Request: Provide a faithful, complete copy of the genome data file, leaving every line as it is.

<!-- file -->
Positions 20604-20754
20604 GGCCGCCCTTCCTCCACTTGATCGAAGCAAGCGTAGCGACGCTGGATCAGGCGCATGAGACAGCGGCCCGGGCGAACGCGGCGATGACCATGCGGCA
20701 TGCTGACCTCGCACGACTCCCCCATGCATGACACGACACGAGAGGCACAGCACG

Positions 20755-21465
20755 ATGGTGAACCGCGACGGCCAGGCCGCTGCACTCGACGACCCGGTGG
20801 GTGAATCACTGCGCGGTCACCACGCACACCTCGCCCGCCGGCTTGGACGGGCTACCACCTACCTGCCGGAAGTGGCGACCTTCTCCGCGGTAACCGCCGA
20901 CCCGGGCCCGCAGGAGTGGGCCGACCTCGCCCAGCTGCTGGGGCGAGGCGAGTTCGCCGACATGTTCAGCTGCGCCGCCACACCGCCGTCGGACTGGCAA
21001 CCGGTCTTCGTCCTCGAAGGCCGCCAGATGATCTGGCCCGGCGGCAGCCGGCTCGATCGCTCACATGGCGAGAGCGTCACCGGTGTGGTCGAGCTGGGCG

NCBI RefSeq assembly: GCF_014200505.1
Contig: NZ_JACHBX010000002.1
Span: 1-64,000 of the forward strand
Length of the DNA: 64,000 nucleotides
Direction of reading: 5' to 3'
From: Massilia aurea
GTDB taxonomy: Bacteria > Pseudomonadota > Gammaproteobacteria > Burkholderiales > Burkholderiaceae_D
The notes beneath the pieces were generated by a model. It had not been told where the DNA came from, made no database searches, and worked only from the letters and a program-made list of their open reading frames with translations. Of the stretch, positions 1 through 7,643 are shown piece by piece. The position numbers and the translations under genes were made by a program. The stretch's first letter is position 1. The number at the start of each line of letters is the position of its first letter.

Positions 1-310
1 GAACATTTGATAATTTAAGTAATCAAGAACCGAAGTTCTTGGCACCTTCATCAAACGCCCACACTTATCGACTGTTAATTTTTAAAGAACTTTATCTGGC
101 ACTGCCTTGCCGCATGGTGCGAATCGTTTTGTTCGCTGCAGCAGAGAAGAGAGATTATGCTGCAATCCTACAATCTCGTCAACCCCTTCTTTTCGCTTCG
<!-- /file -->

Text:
Positions 20604-20754
20604 GGCCGCCCTTCCTCCACTTGATCGAAGCAAGCGTAGCGACGCTGGATCAGGCGCATGAGACAGCGGCCCGGGCGAACGCGGCGATGACCATGCGGCA
20701 TGCTGACCTCGCACGACTCCCCCATGCATGACACGACACGAGAGGCACAGCACG

Positions 20755-21465
20755 ATGGTGAACCGCGACGGCCAGGCCGCTGCACTCGACGACCCGGTGG
20801 GTGAATCACTGCGCGGTCACCACGCACACCTCGCCCGCCGGCTTGGACGGGCTACCACCTACCTGCCGGAAGTGGCGACCTTCTCCGCGGTAACCGCCGA
20901 CCCGGGCCCGCAGGAGTGGGCCGACCTCGCCCAGCTGCTGGGGCGAGGCGAGTTCGCCGACATGTTCAGCTGCGCCGCCACACCGCCGTCGGACTGGCAA
21001 CCGGTCTTCGTCCTCGAAGGCCGCCAGATGATCTGGCCCGGCGGCAGCCGGCTCGATCGCTCACATGGCGAGAGCGTCACCGGTGTGGTCGAGCTGGGCG

NCBI RefSeq assembly: GCF_014200505.1
Contig: NZ_JACHBX010000002.1
Span: 1-64,000 of the forward strand
Length of the DNA: 64,000 nucleotides
Direction of reading: 5' to 3'
From: Massilia aurea
GTDB taxonomy: Bacteria > Pseudomonadota > Gammaproteobacteria > Burkholderiales > Burkholderiaceae_D
The notes beneath the pieces were generated by a model. It had not been told where the DNA came from, made no database searches, and worked only from the letters and a program-made list of their open reading frames with translations. Of the stretch, positions 1 through 7,643 are shown piece by piece. The position numbers and the translations under genes were made by a program. The stretch's first letter is position 1. The number at the start of each line of letters is the position of its first letter.

Positions 1-310
1 GAACATTTGATAATTTAAGTAATCAAGAACCGAAGTTCTTGGCACCTTCATCAAACGCCCACACTTATCGACTGTTAATTTTTAAAGAACTTTATCTGGC
101 ACTGCCTTGCCGCATGGTGCGAATCGTTTTGTTCGCTGCAGCAGAGAAGAGAGATTATGCTGCAATCCTACAATCTCGTCAACCCCTTCTTTTCGCTTCG